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May 13, 2006


Adam Lindberg

About the flame war thing: I think it's sad that you don't consider teaching that someone how to bail water correctly or try to put them on working with the sails instead, before you throw them overboard. Everybody deserves a chance, just to bad that the gaming industry seems too focused on profit these day (maybe as with all industries, I guess).

Regarding the book, I think it is totally possible. It all boils down to a mature industry and that somebody has got to do it. Will eventually happen. So a wiki (or the 400 rules list) is an extremely good start, what such projects need to be accessible for everyone is a nice packaging and some context, a book to be more specific. Of course you can access a wiki easy yourself too, but books make a bigger impression, at least for me.


Your playtesting comment stuck out for me. According to a friend that works for Nintendo of Japan, they have something they call the Mario Club. It is essentially a bunch of Kleenex testers. They test your product DAILY and send back comments on fun, frustration, suggestions etc. They do this constantly, all through the project not just toward the end and not just once or twice but DAILY. New people are rotated through the club. This is probably one reason why Nintendo seems to have some of the funnest games. I wish more publishers / developers did this. Most companies I've worked at did zero playstesting. A few did it 2 or 3 times in a 2 year project but that was it and generally the 3rd time it was too late to actually make any truely useful changes.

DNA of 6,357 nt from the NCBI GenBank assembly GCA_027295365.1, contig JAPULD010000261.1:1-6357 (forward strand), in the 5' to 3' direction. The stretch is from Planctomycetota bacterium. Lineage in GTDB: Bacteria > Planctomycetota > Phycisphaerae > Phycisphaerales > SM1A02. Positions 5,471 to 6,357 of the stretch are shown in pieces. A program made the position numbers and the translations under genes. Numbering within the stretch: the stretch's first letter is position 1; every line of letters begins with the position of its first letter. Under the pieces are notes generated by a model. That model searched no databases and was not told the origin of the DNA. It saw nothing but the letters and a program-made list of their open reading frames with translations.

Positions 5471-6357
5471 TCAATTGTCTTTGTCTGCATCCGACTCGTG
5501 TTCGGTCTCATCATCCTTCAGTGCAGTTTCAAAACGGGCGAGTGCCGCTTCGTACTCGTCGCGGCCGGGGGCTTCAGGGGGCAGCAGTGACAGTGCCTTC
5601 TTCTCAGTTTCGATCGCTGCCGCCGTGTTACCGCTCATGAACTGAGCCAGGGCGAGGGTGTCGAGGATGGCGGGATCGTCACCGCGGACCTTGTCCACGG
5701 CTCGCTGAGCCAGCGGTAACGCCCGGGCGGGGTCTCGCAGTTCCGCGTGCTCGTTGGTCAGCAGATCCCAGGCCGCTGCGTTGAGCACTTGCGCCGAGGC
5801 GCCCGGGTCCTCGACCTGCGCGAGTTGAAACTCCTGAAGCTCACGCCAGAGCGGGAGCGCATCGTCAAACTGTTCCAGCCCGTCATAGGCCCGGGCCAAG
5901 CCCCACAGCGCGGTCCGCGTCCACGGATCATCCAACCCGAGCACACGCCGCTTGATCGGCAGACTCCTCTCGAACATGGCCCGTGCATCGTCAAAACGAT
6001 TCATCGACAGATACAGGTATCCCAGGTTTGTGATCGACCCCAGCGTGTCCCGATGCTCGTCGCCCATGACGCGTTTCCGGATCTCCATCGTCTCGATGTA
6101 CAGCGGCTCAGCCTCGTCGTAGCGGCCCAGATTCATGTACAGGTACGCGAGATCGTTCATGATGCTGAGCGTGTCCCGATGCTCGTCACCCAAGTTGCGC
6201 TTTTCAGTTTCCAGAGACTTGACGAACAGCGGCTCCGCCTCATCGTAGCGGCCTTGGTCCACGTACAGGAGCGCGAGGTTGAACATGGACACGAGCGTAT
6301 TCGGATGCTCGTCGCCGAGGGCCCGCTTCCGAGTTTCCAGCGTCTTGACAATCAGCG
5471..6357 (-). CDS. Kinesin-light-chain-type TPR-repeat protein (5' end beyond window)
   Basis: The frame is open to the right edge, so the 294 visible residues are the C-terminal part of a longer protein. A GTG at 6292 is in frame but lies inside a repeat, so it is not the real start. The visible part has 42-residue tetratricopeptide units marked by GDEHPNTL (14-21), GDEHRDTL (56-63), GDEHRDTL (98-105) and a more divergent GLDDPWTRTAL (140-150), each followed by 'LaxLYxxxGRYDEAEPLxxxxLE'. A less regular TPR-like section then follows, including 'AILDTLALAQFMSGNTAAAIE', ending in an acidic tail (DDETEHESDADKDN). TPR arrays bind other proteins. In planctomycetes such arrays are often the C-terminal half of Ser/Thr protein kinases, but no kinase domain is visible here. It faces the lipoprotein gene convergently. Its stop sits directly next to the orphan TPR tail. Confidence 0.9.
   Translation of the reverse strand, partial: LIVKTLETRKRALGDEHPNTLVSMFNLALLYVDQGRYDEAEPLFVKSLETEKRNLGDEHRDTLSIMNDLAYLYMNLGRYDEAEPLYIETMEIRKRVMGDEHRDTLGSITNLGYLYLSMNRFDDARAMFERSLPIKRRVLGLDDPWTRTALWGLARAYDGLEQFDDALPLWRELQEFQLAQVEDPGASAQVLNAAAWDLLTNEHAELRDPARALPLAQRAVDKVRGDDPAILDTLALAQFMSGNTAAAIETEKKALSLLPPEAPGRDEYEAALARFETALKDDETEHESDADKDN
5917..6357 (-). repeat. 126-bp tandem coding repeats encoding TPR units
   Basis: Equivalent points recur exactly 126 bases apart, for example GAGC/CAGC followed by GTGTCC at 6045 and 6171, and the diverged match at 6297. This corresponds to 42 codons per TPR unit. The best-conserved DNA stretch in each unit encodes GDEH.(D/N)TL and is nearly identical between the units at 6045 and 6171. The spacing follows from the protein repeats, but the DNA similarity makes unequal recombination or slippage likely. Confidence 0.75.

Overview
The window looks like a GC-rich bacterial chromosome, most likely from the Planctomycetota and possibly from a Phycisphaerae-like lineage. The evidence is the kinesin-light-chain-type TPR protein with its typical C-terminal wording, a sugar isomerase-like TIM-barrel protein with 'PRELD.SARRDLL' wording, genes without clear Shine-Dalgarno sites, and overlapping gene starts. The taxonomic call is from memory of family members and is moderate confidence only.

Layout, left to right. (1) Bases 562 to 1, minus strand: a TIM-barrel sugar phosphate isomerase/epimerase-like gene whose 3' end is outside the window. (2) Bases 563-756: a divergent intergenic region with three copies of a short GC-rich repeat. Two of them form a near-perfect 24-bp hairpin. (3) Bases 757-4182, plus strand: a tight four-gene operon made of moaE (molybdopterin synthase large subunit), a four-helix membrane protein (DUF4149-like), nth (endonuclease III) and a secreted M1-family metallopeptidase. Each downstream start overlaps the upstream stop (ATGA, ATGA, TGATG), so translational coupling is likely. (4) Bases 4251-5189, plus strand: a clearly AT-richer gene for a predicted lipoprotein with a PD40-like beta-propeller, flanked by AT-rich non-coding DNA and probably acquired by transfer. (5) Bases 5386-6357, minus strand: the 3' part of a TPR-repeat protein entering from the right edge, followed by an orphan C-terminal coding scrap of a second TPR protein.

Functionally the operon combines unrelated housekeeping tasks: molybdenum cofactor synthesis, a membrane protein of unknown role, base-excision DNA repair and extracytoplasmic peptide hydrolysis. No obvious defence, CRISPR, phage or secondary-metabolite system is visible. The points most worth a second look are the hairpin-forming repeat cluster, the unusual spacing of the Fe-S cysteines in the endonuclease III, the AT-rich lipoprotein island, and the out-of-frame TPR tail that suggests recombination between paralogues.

Another thing that stuck out was your side comment about stealth mechanics and stompers. I'm not sure what the point of the comparison is. If your going to abstract them that far then you can keep going until almost all games are about pushing a button and seeing a reaction. Not a very useful abstraction. Even if it's only imagined, stealth games put the player into the role of being stealthy and this means their perception and enjoyment of a stealth segment of a game is vastly different to they way they feel avoiding a stomper on a scroller. That difference is extremely important and your comment suggests it isn't.

Darren Gordon

"...if someone can't help you bail water out of the lifeboat you've got to throw them over the edge.."

That sentence has a very 'if you're not with me you're against me' feel which, like Adam said, can be a dangerous line of thinking.

Say someone isn't an accomplished water bailer and you throw them out of the boat. It would sting to come to find out that given a little time they were able to design a more effective water pump but they're now using it in someone else's ship. It's not always about forcing someone's talents to fit a certain role, but finding the role that best suits their talents.

If you haven't read Anthony Bourdain's A Cooks Tour I highly recommend it. If you have seen the show on Food Network then much of it is going to be the same but it's nice to get his take on his travels without the filter of television in the way.

Liam Hislop

As an amatuer cook, I will definitely check those books out (always trying to make my food better..hehe)